Should movies make sense? It's fair to assume that most people would say yes, but what does it mean for a movie to make sense? Should they try to resemble the real world and its complexities, or should they make up complexities of their own, creating worlds with a unique logic?
Most movies don’t try to offer a hard and fast ruling, seeing these stances not as opposing sides but instead preferring to draw some elements from the real world while inventing others. But some movies reject the blend, moving their sliders up to 100% reality or fantasy. This so-called “Vow of Chastity” spurred the Dogme 95 movement to show a complete conviction to realism.
A movie like Miguel Llansó’s Jesus Shows You the Way to the Highway is on the exact opposite end of the dial. A movie held together with a logic solely of its own creation, it asks viewers to forgo typical comforts like “coherency” in favor of a general vibe. It plays with James Bond, with The Matrix, with Batman, with Jesus. Getting lost here isn’t a bug — it’s the main feature.
There is a plot, which concerns CIA agents DT Gagano ( Daniel Tadesse) and Palmer Eldritch (Augustin Mateo). The two live in 2035 and their assignment unfolds not in real life, but in a virtual world called Psychobook. Movement is different in Psychobook, a herky-jerky type of stop motion. People also have avatars, which for the agents means cheap Richard Pryor and Robert Redford masks.
Murder is supposed to be impossible in Psychobook — it’s just a computer program after all — but something inside is proving that belief very wrong. The two encounter a Soviet virus (the USSR is alive and well) which has the face of Joseph Stalin (Guillermo Llansó) and an Irish accent, and during their fight with the virus Gagano becomes comatose, stranding him in Psychobook.
While inside, Gagano longs for his wife Malin (Gerda-Annette Allikas), who has her own dreams of opening a kickboxing studio. Gagano can access Malin, but only through her tiny TV. Tormented by the Stalin virus, Gagano suddenly finds himself transported to a parallel reality called Betta Ethiopia where he’s on the verge of becoming emperor.
This sounds like a lot, because it is. But Jesus Shows You doesn’t sweat it. The movie exists in a world which is distinctly unreal, from the clothing to the performances, which features intentionally crude English dubbing. The technology is old, vintage Macs and rotary phones. Stock footage is everywhere. There’s a free jazz soundtrack that keeps things light and loose as silly fights break out.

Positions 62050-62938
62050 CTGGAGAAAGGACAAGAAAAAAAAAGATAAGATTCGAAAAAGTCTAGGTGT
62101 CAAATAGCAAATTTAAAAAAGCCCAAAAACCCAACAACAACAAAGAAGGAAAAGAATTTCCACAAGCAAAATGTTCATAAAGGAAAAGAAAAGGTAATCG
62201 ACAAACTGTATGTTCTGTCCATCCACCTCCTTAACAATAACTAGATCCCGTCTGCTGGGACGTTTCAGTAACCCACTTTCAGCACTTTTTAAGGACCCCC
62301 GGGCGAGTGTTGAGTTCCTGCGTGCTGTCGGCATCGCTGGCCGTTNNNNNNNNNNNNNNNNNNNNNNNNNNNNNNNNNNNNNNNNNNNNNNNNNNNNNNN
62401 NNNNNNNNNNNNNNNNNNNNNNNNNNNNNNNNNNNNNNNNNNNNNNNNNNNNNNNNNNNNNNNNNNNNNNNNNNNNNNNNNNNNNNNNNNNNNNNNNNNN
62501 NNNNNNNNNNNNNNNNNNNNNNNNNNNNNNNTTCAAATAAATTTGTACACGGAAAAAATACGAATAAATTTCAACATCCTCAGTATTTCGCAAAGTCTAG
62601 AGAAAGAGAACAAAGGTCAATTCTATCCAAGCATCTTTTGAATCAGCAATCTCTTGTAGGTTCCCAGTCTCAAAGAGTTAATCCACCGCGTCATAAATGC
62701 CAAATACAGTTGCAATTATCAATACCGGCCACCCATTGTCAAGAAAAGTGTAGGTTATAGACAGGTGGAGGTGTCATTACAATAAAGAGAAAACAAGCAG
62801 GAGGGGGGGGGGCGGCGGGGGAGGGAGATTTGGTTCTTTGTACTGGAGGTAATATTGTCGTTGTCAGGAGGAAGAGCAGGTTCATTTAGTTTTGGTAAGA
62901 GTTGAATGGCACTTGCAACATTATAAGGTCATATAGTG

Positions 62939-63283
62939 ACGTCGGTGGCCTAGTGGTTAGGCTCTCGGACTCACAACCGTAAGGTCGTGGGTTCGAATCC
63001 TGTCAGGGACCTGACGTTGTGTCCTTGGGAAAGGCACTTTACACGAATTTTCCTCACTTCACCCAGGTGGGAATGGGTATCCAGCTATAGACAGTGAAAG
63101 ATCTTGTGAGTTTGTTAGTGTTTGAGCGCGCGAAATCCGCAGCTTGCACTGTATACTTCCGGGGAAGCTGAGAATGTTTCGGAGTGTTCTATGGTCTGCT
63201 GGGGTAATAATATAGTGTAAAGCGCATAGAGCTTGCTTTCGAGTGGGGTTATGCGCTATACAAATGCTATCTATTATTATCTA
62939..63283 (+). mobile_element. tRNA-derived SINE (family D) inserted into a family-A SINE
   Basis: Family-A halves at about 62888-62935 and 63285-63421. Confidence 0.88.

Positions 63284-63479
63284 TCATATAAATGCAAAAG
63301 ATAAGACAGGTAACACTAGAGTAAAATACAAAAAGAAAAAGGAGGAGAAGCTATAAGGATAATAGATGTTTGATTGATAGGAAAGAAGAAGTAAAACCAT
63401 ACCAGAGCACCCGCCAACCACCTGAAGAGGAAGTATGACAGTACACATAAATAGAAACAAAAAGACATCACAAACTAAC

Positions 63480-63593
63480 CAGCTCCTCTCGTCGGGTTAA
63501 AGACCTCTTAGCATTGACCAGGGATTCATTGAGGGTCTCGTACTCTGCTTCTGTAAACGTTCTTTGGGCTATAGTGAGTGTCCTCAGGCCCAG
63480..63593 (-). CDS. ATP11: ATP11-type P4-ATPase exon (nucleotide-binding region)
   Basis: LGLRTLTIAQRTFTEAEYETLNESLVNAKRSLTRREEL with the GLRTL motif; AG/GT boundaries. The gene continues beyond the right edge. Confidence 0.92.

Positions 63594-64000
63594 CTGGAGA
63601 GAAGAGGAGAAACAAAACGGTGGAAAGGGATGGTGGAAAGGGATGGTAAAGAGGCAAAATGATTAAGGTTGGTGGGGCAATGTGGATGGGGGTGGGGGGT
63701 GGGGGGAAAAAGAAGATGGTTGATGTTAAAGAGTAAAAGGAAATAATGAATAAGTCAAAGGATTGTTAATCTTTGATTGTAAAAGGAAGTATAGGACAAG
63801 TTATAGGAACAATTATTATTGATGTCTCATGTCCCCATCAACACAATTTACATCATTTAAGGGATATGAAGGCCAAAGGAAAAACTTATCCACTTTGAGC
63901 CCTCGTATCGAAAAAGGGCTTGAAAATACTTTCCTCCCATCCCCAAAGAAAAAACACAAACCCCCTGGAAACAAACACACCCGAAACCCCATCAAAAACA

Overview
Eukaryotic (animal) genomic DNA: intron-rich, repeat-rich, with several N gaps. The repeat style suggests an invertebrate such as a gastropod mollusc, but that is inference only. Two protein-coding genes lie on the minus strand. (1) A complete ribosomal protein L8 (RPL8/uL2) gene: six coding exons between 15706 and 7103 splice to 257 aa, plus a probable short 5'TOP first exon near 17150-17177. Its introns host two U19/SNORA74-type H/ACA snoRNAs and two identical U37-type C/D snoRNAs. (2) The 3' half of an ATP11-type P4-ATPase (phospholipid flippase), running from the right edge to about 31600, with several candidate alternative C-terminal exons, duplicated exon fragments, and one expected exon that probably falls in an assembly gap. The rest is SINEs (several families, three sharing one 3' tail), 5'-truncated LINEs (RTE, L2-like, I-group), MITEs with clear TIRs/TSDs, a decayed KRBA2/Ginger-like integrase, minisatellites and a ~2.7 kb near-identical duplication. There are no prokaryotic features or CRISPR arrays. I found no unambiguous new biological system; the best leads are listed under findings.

This might sound like it goes off the rails. It does. But Llansó knows what he’s doing, and it’s worth sticking around. The actors all have good chemistry, given the circumstances. This is especially true in the intimate scenes between Gagano and Malin, which at least ground the movie in an emotional reality. While everything here is tongue in cheek, the actors are never winking.
Speaking to Rue Morgue about his influences, Llansó suggests “Hieronymus Bosch and the Flemish painters from the Renaissance like Pieter Bruegel,” while hoping he doesn’t sound too pretentious. The influences show: Jesus Shows You overwhelms like a Bosch painting does, leaving the viewer unsure of where to look next.
It would be easy for a project like this to overshoot, try too hard to be wacky. When a Batman spoof named Batfro (Solomon Tashe) shows up, as well as a mysterious Italian named Mr. Sophistication (Carlo Pironti), the parodies can start to feel overwhelming. But Llansó keeps things moving, a coherent plot does emerge, and the Kickstarter money he raised to shoot in Ethiopia really pays off. When Mr. Sophistication’s loosely defined plan of conquering Betta Ethiopia is revealed, it can be easy to connect the character to Italy’s real invasion.
Llansó told Rue Morgue that when shooting in Ethiopia he encountered an “old guy that was building a system of caves over more than 40 years. An angel came into his dreams and told him to build these tunnels and caves, so he did. He offered his tunnels to the Orthodox Church, because he believed his work had some religious meaning, but the church saw nothing sacred there.” So Jesus Shows You was able to film some kung-fu scenes there.
That’s the magic of this movie. It’s stunning that it even got made, and with such style, that it’s asking too much to care if it also makes sense.
Jesus Shows You the Way to the Highway is streaming on Amazon Prime.